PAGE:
The question Occupy Wall Street activists should be asking is not what concrete results they want to achieve, but what the result will be if they don’t do anything, says Alexa O’Brien, who helped organize the first OWS protests.
Instead of thinking of what the OWS movement could achieve in the long run, the main issue is what happens to the country if it remains indifferent, O’Brien believes.
“What happens to our nation if we do not stand up to the centralization of power and the destruction of our civil liberties?”, she asked, adding that people “don’t want their children growing up in a totalitarian nightmare.”
O’Brien also argued that calling the OWS participants “activists” is not quite correct.
“It’s not right to say that these are ‘activists’ who are part of the OWS movement – mostly these people are just normal citizens who are concerned about the level of corruption in the government,” she claimed.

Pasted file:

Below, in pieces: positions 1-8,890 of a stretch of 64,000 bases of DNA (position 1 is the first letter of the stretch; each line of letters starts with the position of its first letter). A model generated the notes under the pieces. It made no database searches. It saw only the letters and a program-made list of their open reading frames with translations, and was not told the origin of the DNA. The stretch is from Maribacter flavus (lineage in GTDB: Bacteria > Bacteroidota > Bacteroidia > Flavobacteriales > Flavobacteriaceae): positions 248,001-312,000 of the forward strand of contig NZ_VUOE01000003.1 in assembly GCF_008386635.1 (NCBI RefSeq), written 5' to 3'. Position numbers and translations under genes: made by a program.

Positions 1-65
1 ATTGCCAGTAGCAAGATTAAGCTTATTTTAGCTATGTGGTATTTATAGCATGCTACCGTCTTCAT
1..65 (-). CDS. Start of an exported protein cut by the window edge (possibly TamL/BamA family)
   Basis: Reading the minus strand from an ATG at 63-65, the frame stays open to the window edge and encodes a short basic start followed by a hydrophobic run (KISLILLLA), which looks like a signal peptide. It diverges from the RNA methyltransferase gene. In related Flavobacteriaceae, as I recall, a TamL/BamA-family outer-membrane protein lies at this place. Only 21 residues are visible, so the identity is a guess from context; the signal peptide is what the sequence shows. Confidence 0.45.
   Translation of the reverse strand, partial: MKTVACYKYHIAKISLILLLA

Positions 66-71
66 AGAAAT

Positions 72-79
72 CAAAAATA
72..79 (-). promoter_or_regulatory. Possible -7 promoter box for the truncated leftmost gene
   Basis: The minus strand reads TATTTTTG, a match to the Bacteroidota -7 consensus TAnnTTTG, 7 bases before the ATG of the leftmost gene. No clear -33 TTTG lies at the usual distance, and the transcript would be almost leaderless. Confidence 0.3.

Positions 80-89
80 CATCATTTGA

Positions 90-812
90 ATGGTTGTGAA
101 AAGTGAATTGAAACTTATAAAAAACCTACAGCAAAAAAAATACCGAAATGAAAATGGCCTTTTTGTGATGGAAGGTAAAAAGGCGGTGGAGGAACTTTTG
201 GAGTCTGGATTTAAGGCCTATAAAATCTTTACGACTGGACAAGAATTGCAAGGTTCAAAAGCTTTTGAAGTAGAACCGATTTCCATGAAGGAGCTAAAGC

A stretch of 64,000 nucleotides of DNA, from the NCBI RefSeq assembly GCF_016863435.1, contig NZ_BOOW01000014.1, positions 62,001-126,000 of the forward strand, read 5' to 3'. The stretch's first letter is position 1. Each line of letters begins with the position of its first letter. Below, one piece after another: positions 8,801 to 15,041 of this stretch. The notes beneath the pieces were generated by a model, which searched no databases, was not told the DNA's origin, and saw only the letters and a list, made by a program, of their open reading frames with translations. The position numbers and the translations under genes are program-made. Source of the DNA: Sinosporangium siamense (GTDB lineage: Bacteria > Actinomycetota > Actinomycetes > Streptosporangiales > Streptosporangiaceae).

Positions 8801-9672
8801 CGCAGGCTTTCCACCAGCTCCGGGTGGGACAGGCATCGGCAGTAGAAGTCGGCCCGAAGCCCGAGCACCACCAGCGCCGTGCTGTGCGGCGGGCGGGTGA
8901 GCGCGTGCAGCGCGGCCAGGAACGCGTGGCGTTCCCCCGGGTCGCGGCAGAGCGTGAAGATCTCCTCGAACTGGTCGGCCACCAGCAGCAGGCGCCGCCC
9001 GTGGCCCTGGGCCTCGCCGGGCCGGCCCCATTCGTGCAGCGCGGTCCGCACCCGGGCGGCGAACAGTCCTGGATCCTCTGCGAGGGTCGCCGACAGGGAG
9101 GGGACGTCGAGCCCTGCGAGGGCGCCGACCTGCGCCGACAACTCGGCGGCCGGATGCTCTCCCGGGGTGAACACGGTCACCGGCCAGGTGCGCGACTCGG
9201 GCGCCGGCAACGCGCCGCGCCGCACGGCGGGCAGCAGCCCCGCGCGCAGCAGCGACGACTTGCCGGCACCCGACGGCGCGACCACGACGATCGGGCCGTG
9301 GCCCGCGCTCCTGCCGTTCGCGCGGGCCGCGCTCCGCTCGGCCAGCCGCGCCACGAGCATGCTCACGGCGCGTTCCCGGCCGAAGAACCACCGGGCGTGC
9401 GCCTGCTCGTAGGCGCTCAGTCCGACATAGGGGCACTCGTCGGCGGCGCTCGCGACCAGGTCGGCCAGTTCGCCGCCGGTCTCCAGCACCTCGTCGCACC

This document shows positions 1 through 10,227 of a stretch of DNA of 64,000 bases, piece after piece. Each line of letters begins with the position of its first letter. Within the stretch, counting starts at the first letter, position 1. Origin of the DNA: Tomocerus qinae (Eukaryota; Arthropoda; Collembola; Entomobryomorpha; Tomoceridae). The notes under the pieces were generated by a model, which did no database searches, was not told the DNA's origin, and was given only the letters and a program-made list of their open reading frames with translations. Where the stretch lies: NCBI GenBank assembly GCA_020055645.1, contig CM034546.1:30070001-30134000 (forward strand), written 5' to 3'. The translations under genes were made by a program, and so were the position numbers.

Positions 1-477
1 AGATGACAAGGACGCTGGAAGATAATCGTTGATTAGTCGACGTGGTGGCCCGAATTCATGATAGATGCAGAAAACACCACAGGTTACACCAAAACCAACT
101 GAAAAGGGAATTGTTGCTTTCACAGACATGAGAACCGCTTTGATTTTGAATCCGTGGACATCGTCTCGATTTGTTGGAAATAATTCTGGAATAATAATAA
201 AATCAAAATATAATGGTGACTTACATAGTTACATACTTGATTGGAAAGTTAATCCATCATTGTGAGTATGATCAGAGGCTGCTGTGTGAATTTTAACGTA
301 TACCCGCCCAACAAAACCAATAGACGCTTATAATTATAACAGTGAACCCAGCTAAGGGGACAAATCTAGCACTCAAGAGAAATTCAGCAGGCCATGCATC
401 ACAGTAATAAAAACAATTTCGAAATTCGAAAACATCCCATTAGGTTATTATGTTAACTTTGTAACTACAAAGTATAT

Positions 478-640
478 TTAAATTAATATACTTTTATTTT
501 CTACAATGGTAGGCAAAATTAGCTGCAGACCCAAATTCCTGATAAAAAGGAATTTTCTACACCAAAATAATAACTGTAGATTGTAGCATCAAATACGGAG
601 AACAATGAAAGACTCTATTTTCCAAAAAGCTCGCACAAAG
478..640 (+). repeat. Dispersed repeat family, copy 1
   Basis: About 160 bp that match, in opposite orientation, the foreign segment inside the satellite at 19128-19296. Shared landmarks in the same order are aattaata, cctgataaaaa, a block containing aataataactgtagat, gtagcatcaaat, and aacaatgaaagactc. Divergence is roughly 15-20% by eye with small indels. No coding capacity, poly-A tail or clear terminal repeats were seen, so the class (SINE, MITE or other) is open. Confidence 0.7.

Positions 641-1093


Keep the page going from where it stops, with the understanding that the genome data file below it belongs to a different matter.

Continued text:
So for the many ordinary citizens taking part in the Occupy movement, it is in many cases an act of conscience, O’Brien said.
Though Occupy has become a worldwide protest, most reports of police brutality have come from the US, and O’Brien has a theory for why that is the case.
“The defense contractors have realized that they can sell weapons and machinery and armory to civil forces in the US, and the heightened sort of culture of the war on terror has created a great excuse for the law enforcement to increase their budgets,” she claimed. “This is an example of how bought by hard and soft dollars, disloyal, incompetent and wasteful special interests have usurped our nation’s military power and have spawned a host of threats to liberty and to our national security.”